are charging.
The firm might charge the same, more or less than
major competitors
In oligopolistic industries, (steel,fertilizer) firms
normally charge the same price.
The smaller firms “follow the leader” changing their
price when the leader changes their price without
considering their demand or costs.

17
Auction type pricing

English auctions – one seller & many buyer


Dutch auctions – one seller & many buyer, or many
seller & one buyer
Sealed-bid auctions – submit one bid and do not
know other bid.

18
Step 6: selecting the final price

Psychological Pricing
Gain-and-risk-sharing pricing
The influence of other marketing -mix elements
Company pricing policies
Impact of price on other parties

19
Psychological Pricing

 Psychology considered not simply the economics.


 Price as a quality indicator
 Image pricing effectively ego-sensitive products – perfume
 Reference price a mental benchmark
 Odd number – $299 instead of $300.

20
Gain-and-risk-sharing pricing

Buyer may resist accepting a seller’s proposal because of


a high perceived level of risk.

The seller has the option of offering to absorb part or all of


the risk if he does not deliver the full promised value.

21
The influence of other marketing
-mix elements

Relationship among relative price, relative quality, and


relative advertising
Average quality-high advertising-premium price
High quality-high advertising-highest prices
High price-high advertising-lifecycle stage for market
leader

22
Impact of price on other parties

Distributor and dealer


Sales force
Competitors react
Suppliers
Govt. Intervene and prevent

23
Price adaptation strategies

Geographical Pricing
Price discounts and allowances
Promotional pricing
Discriminatory pricing
Product-mix pricing

24
Geographical Pricing

Adjusting prices to account for the geographic location


of customers
• Uniform -delivered pricing
• Zone pricing pricing
• Basing-point pricing &
• Freight-absorption pricing

25
Price discounts and allowances

 Cash discount - prompt payment-2/10,net30


 Quantity discount - large volume buyers
 Functional discount- perform certain functions-
selling, storing, and record keeping.
 Seasonal discount-price reduction out of season.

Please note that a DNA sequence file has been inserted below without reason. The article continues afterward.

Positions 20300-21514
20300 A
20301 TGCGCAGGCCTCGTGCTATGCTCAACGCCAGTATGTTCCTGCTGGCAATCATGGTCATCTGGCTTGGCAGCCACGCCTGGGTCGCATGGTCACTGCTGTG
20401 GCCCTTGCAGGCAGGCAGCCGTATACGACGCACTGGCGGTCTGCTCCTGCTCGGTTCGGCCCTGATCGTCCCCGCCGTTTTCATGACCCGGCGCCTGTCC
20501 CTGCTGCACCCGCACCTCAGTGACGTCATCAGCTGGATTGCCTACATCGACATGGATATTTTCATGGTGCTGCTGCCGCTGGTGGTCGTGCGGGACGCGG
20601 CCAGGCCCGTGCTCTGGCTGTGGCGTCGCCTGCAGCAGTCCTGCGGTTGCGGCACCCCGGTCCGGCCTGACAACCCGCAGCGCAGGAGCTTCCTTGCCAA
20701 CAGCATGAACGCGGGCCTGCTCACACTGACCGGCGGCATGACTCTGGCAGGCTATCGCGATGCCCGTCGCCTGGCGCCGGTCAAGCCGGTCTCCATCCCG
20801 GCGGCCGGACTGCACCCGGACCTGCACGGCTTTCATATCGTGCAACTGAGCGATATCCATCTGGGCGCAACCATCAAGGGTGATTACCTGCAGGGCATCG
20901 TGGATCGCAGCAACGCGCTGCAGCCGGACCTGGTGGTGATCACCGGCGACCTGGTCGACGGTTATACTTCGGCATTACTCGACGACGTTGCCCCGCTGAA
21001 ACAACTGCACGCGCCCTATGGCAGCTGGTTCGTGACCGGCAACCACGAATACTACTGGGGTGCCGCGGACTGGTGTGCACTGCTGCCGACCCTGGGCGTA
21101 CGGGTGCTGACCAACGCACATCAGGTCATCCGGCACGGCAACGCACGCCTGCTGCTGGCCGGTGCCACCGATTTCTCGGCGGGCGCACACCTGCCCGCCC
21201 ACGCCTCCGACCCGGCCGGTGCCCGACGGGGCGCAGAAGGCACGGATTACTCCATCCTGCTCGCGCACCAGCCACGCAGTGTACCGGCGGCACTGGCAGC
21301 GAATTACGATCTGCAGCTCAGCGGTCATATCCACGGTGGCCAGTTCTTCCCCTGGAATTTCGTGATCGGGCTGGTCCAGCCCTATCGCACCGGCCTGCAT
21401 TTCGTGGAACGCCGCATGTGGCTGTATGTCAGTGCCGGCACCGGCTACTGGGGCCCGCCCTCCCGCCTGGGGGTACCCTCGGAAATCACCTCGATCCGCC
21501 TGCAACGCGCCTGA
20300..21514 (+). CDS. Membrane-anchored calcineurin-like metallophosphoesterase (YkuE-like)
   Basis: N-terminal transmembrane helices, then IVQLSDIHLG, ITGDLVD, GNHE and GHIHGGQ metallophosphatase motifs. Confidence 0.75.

 Allowances -
Trade-granted for turning in an old item when

buying a new one.


Promotional-reward for participating in ad, and

sales promotion.
26
Promotional pricing

 Loss-leader pricing– supermarkets and department


stores often drop the price to stimulate additional store
traffic
 Special-event pricing
 Cash rebates-Help clear inventories without cutting
the stated list price-specified time period.
 Low interest financing-Without cutting price can offer
low interest financing.
 Longer payment terms
 Warranties and service contracts
 Psychological discounting
27
Discriminatory pricing

 Customer segment pricing - Each segment pays


different prices for same product
 Product-form pricing - Product versions priced
according to cost
 Location pricing-Price changes with location - cost
constant
 Image pricing – based on image pricing
 Channel pricing-price depends on whether it is
purchased
 Time pricing-Price for specific period
28
Product-mix pricing

• Product Line Pricing - setting price steps between


product line items - between $300 to $500.
• Optional-Product Pricing - pricing optional or
accessory products sold with the main product - car
options
• Captive-Product Pricing - pricing products that must
be used with the main product - film with camera.
• Two-part pricing - consisting of a fixed fee plus a
variable usage fee - telephone line.
• By-Product Pricing - pricing by-products to make the
main product price more attractive i.e. Lumber mills
• Product-Bundle Pricing - combine several products in
a bundle,offer at reduced price 29
Initiating price cuts

Several situation leads to price cuts -


excess capacity
“follow the leader price”
decline market share
drive to dominate market share through lower cost
Price cutting strategy involves possible traps –
low-quality trap
fragile-market-share trap
shallow-pockets trap

30
Initiating price increase

The following circumstances lead to prices increases


Cost inflation
Over demanded
Company decide whether to increase sharply or raise
it by small amount by several times.

31
Reaction to price change

• Customer reactions – if price cut can be interpreted


in the following ways
 the item is replaced by new one
 the is faulty & not selling well.
 the firm is financially trouble
 quality has been reduced
A price increase deter sales but carry positive some
meaning – the item is hot and represent good value.
• Competitor reactions
 Market share objective – match the price change
 profit-maximization objective – improving product
quality or increasing advertising budget. 32
Responding to competitors’ price changes

Brand leader can response several ways:


Maintain price
Maintain price and value add
Reduce price
Increase price and improve quality
launch a low-price fighter line

33